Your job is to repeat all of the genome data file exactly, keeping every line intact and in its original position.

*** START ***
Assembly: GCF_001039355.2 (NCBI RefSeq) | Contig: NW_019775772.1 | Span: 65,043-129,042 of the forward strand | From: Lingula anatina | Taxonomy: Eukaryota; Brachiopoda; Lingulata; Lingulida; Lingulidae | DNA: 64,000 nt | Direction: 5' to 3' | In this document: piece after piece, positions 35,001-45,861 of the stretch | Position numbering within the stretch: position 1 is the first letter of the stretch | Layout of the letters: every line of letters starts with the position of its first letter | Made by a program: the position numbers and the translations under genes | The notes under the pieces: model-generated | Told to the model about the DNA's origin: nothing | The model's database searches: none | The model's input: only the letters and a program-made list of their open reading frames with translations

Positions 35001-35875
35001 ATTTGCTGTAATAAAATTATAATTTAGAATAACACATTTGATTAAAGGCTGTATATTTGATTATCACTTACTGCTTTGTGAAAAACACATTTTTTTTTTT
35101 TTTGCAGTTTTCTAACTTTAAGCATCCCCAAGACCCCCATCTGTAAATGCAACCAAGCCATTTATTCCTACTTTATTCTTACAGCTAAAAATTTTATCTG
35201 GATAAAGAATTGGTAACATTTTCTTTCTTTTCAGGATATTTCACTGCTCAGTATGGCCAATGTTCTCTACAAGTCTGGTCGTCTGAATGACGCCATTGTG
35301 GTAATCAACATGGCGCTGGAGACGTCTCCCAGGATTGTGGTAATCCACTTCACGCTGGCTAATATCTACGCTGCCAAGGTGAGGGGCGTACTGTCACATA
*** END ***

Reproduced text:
Assembly: GCF_001039355.2 (NCBI RefSeq) | Contig: NW_019775772.1 | Span: 65,043-129,042 of the forward strand | From: Lingula anatina | Taxonomy: Eukaryota; Brachiopoda; Lingulata; Lingulida; Lingulidae | DNA: 64,000 nt | Direction: 5' to 3' | In this document: piece after piece, positions 35,001-45,861 of the stretch | Position numbering within the stretch: position 1 is the first letter of the stretch | Layout of the letters: every line of letters starts with the position of its first letter | Made by a program: the position numbers and the translations under genes | The notes under the pieces: model-generated | Told to the model about the DNA's origin: nothing | The model's database searches: none | The model's input: only the letters and a program-made list of their open reading frames with translations

Positions 35001-35875
35001 ATTTGCTGTAATAAAATTATAATTTAGAATAACACATTTGATTAAAGGCTGTATATTTGATTATCACTTACTGCTTTGTGAAAAACACATTTTTTTTTTT
35101 TTTGCAGTTTTCTAACTTTAAGCATCCCCAAGACCCCCATCTGTAAATGCAACCAAGCCATTTATTCCTACTTTATTCTTACAGCTAAAAATTTTATCTG
35201 GATAAAGAATTGGTAACATTTTCTTTCTTTTCAGGATATTTCACTGCTCAGTATGGCCAATGTTCTCTACAAGTCTGGTCGTCTGAATGACGCCATTGTG
35301 GTAATCAACATGGCGCTGGAGACGTCTCCCAGGATTGTGGTAATCCACTTCACGCTGGCTAATATCTACGCTGCCAAGGTGAGGGGCGTACTGTCACATA